Bill Morgan, artist, freelance archivist and bibliographer of Lawrence Ferlinghetti and Allen Ginsberg, living in New York City. Morgan is the author of a half dozen books dealing with the Beats, including the popular City Lights publications The Beat Generation in New York: A Walking Tour of Jack Kerouac's City and The Beat Generation in San Francisco: A Literary Tour. His collections of the works of Ferlinghetti and Ginsberg form the basis for the Rare Book Collections holdings in Beat literature.
Ann Charters, Professor of American Literature at the University of Connecticut at Storrs. She is the first biographer of Jack Kerouac and author of innumerable books and articles on the Beats, including Beat Down to Your Soul: What Was the Beat Generation and The Beats: Literary Bohemians in Postwar America. Charters is also the editor of The Portable Beat Reader.
Hilary Holladay, Professor of English at the University of Massachusetts at Lowell. She is the Director of the biennial Kerouac Conference on Beat Literature sponsored by the University.
Skerl, Associate Dean of the College of Arts and Sciences, West Chester University. She is the author of the 1985 critical study William S. Burroughs; with Robin
Lydenberg, William S. Burroughs at the Front: Critical Reception,
1959-1989; and Reconstructing the Beats, published in 2004.
Tim Hunt, Chair of the Department of English at Illinois State University. He is the author of Kerouac's Crooked Road: Development of a Fiction and editor of the five volume Collected Poetry of Robinson Jeffers.
Gordon Ball, Professor of English at Virginia Military Institute, former film maker, photographer, friend and associate of Allen Ginsberg. Ball is the editor of Allen Ginsberg's early journals and other writings as well as author of his own remembrances including '66 Frames: A Memoir.
Matt Theado, Professor of English at Gardner-Webb University in Boiling Springs, North Carolina. Theado is the author of The Beats, a Documentary Volume and Understanding Jack Kerouac.
Nancy Peters, Co-Director of City Lights Books in San Francisco. Peters is the author (with Lawrence Ferlinghetti) of Literary San Francisco: A Pictorial History from Its Beginnings to the Present Day.
Barney Rosset, founder of the famous Grove Press of New York. Rosset has been the publisher of many of the Beat authors, including Kerouac, Burroughs, and Ginsberg, as well as other American and European avant-garde writers. He was also publisher of the influential Evergreen Review. A leader in some of the most important legal struggles against literary censorship in the United States in the 1950s and 1960s, he was involved in the successful defenses of D. H. Lawrence's Lady Chatterley's Lover, Henry Miller's Tropic of Cancer, and William Burroughs's The Naked Lunch.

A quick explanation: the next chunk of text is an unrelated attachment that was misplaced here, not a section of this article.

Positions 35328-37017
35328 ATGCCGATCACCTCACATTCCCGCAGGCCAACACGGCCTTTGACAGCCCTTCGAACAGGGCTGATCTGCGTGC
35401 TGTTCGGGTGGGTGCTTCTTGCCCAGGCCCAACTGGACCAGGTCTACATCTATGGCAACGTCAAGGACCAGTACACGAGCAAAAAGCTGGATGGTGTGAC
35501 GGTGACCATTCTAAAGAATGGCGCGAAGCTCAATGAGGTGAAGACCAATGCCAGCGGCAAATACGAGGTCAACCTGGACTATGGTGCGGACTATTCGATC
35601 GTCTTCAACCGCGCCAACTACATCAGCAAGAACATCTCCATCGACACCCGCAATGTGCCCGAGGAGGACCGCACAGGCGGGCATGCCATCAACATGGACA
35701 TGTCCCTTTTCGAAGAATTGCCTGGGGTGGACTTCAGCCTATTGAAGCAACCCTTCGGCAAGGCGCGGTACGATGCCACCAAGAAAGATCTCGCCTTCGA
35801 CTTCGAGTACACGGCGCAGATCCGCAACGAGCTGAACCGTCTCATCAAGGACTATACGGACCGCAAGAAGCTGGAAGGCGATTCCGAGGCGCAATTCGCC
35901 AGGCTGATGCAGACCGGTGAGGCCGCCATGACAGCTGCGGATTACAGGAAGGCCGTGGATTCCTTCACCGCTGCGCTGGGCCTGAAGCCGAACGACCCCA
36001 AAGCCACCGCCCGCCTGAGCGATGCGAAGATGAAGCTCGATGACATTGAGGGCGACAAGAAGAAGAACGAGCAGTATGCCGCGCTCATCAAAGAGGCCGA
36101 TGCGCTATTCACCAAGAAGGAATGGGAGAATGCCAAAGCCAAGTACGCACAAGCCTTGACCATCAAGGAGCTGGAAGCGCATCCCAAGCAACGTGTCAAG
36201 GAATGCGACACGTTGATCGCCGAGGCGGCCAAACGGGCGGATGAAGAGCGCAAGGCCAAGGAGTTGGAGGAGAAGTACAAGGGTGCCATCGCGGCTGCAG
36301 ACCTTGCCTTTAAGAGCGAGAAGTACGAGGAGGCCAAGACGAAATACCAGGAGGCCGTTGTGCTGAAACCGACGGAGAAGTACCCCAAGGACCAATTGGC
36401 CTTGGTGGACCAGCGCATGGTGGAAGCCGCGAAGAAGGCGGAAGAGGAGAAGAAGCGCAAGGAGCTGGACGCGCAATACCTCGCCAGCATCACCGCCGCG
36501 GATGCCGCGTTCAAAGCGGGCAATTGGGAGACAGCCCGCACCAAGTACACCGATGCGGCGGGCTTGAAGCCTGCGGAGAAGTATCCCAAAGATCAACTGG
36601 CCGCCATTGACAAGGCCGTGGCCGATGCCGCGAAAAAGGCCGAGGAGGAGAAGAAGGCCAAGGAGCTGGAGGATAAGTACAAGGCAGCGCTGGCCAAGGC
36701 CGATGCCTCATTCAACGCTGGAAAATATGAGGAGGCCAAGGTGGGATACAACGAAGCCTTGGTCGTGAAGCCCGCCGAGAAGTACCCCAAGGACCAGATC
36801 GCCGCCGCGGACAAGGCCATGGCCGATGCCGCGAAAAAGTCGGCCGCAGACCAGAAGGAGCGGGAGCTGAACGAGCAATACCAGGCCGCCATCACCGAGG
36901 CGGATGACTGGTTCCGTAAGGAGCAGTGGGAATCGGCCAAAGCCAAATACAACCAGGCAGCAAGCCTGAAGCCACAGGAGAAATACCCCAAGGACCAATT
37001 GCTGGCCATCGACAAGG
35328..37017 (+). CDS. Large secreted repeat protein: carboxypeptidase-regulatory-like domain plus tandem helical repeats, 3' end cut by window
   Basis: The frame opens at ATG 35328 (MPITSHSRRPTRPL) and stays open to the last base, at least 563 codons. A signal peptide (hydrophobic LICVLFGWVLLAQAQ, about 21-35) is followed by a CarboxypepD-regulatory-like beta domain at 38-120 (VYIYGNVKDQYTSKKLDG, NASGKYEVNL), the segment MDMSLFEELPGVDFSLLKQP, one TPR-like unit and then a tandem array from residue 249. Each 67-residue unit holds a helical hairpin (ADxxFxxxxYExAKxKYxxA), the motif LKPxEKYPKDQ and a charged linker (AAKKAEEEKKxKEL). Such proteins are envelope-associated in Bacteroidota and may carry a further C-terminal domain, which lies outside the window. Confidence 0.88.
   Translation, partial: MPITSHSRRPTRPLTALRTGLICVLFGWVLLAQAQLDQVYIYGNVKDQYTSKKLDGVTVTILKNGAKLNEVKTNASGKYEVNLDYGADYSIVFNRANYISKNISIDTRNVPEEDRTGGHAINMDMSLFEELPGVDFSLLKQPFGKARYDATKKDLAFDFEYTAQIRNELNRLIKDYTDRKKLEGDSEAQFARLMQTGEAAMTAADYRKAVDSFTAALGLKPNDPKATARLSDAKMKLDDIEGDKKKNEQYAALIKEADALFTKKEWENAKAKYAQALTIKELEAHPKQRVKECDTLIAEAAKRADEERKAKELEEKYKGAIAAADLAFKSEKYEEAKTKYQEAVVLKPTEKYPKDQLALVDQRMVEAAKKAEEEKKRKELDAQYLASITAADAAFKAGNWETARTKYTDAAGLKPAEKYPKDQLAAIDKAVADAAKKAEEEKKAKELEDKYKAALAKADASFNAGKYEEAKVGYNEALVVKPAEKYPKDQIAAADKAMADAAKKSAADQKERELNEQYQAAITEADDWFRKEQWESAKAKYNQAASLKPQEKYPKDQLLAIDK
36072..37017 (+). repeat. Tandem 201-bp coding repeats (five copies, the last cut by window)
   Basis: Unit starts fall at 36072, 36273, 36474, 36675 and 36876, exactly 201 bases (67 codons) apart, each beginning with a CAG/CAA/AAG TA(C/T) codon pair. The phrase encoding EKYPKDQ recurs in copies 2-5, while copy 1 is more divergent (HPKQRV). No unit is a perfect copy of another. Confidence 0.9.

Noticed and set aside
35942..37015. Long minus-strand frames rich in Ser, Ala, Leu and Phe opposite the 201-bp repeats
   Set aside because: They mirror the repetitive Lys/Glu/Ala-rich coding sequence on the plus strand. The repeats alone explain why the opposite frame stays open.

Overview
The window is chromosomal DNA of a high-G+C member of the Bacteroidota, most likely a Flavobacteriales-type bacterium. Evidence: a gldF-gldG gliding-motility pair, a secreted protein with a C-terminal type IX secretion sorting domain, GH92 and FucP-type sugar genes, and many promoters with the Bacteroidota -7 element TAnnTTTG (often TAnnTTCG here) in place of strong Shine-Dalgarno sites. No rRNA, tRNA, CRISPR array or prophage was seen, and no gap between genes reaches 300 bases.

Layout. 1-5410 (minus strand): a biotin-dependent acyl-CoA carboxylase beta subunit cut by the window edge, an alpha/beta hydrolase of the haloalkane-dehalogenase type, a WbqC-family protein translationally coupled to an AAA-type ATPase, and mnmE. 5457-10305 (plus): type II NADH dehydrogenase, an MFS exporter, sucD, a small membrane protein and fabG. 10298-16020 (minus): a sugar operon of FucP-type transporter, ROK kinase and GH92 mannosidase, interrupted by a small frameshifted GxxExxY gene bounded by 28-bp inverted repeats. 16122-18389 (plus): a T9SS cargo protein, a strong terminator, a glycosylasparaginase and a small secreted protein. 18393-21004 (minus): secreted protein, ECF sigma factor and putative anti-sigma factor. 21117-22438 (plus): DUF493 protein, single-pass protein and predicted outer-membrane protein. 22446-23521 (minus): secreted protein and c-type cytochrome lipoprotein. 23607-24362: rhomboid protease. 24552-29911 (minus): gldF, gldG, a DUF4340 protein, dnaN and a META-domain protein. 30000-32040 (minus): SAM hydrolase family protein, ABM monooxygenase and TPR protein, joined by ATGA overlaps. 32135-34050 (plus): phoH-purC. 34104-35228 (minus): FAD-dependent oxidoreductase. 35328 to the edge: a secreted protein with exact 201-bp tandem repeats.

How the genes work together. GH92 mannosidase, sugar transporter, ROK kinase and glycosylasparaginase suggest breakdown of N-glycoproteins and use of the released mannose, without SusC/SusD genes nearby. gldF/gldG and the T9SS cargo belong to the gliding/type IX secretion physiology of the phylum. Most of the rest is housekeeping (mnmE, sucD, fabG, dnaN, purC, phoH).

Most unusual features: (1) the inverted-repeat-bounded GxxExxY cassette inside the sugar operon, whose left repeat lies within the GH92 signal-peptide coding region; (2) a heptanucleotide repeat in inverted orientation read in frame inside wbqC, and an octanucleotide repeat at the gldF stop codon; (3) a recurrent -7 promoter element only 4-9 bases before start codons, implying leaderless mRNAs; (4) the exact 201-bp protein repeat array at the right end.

Robert Wilson, owner of the well-known and respected Phoenix Book Shop in New York during the 1960s. Wilson has been an important friend, supporter of the Beats and, through his poetry chapbook series, publisher of many of the Beat poets.
John Cohen, still photographer for the classic Beat film Pull My Daisy. Cohen presently holds the Lehman Brady Chair, Professor of Documentary and American Studies at Duke University's Center for Documentary Studies. He has had a productive career as a photographer and filmmaker. Cohen is a musician with the popular New Lost City Ramblers.
David Amram, jazz musician at the famous Five Spot Café in New York in the 1950s and musical accompanist of Jack Kerouac in the late 1950s and 1960s. Amram composed the musical score and acted (along with Allen Ginsberg and Gregory Corso) in the famous underground film Pull My Daisy, narrated by Kerouac and produced by Robert Frank in 1959. He was also the composer of the musical scores for a number of Hollywood films (e.g. The Manchurian Candidate) and Broadway plays (e.g. On the Waterfront). Amram was honored as the first composer-in-residence at the New York Philharmonic Orchestra in the 1970s under Leonard Bernstein. Amram has been a tireless performer of material related to the Beats, appearing most recently at the celebration of the fiftieth anniversary of City Lights Books in San Francisco, the Kerouac Festival in Lowell, and last month at the opening of the exhibition of the original manuscript scroll of Kerouac's On the Road in Orlando, Florida.
Michael McClure, poet. Associated with the San Francisco Poetry Renaissance of the late 1950s, McClure was one of the young poets who performed at the legendary reading at the Six Gallery in San Francisco in 1956, the occasion of the first public reading of Allen Ginsberg's Howl. A prolific writer, McClure has published poetry, fiction, plays, and essays.
Steven Clay, the publisher of Granary Books in New York, is an editor, curator, and archivist specializing in the art and literature of the 1960s and 1970s. Clay co-authored, with Rodney Phillips, A Secret Location on the Lower East Side: Adventures in Writing, 1960-1980.